When a baby begins to go through the teething process it can be very painful for them and very frustrating for you as a parent trying to provide some relief.
Most babies usually start teething around the age of 6 months. Typically, the two lower front teeth will come in first, followed by the two top front teeth.
Classic signs and symptoms of teething can include:
Researchers say that teething symptoms will occur in the mouth, but should not show up anywhere else in the body. So, fevers or diarrhea are not signs of teething as many parents often think.
- † Drooling, which may begin about two months before the first tooth appears
- † Irritability or crankiness
- † Swollen gums
- † Chewing on solid objects
Here are a few great remedies to help soothe those sore gums and help your baby feel more comfortable.
If you havenít already been doing so, begin running a clean, damp washcloth over your babyís gums everyday. This can help keep the bacteria from building up in your babyís mouth.
- Rub your babyís gums. Use a clean finger, moistened gauze pad or damp washcloth to massage your babyís gums. The pressure can ease your babyís discomfort.
- Offer a teething ring. Try one made of firm rubber. The liquid-filled variety may break under the pressure of your babyís chewing. If a bottle seems to do the trick, fill it with water. Prolonged contact with sugar from formula, milk or juice may cause tooth decay.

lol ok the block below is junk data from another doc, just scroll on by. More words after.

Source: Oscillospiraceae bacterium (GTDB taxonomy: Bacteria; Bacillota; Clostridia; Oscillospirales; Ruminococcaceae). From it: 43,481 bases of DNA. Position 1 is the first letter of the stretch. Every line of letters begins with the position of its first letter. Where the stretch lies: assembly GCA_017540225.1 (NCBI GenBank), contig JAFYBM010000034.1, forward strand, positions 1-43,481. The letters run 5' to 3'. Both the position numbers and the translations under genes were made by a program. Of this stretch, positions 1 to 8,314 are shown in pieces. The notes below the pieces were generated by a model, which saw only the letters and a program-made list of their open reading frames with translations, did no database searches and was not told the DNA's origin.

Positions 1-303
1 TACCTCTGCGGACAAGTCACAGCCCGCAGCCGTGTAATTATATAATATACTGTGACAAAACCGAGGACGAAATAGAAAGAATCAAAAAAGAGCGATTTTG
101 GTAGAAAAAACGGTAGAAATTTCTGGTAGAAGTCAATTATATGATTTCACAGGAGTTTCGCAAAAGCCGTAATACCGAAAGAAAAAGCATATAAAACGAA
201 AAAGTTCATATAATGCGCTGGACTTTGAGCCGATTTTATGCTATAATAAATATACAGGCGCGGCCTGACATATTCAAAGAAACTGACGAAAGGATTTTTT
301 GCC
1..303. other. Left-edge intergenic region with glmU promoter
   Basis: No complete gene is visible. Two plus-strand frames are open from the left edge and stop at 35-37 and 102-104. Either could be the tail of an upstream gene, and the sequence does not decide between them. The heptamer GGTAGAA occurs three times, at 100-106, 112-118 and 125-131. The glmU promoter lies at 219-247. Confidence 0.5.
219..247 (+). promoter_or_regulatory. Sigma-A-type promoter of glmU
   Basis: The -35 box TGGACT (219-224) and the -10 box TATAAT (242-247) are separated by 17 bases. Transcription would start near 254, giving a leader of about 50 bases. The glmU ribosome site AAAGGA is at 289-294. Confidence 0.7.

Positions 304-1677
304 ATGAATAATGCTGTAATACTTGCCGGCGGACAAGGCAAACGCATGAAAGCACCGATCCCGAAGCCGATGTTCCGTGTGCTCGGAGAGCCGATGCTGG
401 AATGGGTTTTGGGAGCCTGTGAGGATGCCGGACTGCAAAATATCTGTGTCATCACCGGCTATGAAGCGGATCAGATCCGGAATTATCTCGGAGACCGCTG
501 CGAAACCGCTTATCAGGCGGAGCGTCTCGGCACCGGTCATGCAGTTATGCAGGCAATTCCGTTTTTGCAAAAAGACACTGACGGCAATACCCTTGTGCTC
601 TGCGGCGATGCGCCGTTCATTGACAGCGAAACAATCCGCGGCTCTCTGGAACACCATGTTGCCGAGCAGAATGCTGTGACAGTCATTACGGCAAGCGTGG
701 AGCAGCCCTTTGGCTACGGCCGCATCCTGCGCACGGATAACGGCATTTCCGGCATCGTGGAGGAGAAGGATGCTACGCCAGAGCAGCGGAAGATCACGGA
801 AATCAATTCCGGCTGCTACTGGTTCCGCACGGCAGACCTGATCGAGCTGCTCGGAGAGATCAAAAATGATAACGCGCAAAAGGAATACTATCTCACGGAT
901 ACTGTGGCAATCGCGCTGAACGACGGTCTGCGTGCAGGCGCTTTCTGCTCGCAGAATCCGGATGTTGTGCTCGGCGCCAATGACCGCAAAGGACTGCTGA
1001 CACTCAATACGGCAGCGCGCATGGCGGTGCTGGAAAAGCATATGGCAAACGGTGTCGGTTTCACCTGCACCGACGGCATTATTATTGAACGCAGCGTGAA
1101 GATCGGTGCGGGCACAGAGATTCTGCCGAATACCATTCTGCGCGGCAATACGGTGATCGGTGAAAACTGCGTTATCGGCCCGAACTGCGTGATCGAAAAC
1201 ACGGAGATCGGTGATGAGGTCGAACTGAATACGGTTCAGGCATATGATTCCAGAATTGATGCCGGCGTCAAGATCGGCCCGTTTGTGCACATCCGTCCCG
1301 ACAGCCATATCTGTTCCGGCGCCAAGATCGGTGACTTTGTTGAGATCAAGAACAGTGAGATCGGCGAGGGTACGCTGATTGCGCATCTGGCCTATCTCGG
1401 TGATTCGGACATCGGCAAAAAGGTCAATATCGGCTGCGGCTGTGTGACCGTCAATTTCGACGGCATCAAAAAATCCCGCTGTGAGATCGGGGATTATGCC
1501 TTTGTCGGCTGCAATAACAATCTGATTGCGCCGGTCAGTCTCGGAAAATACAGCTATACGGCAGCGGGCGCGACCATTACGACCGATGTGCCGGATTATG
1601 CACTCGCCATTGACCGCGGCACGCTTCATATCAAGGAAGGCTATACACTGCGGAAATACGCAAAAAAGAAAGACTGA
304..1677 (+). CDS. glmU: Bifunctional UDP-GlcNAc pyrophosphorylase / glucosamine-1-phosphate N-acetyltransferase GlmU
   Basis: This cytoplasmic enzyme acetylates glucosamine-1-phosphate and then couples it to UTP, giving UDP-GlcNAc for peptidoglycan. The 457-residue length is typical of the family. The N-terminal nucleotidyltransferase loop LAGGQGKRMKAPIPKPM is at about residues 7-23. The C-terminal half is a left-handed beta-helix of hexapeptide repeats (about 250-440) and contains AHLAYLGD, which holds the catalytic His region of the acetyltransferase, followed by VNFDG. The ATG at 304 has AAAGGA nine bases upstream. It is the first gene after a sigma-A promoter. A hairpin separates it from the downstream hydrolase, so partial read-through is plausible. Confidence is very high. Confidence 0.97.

- Keep it cool. A cold washcloth or chilled teething ring can be soothing. Donít give your baby a frozen teething ring, however. Contact with extreme cold may hurt, doing your baby more harm than good. If your babyís eating solid foods, offer cold items such as applesauce or yogurt.
- Dry the drool. Excessive drooling is part of the teething process. To prevent skin irritation, keep a clean cloth handy to dry your babyís chin. You might also make sure your baby sleeps on an absorbent sheet.
- Try an over-the-counter remedy. If your baby is especially cranky, acetaminophen (Tylenol, others) or ibuprofen (Advil, Motrin, others) may help. Donít give your baby products that contain aspirin, however, and be cautious about teething medications that can be rubbed directly on a babyís gums. The medication may be washed away by your babyís saliva before it has the chance to do any good ó and too much of the medication may numb your babyís throat, which may interfere with his or her normal gag reflex.
When you see those first little teeth pop in, use a soft-bristled toothbrush without toothpaste. Water is all you need until your child learns to spit, which usually happens around age 2.
This is the time to start thinking about regular dental checkups. The American Dental Association and the American Academy of Pediatric Dentistry recommend scheduling a childís first dental visit after the first tooth erupts and no later than his or her first birthday. Your babyís teeth and gums will also be examined at well-baby checkups. Regular childhood dental care is very important and can also help teach your child the importance of taking care of their teeth.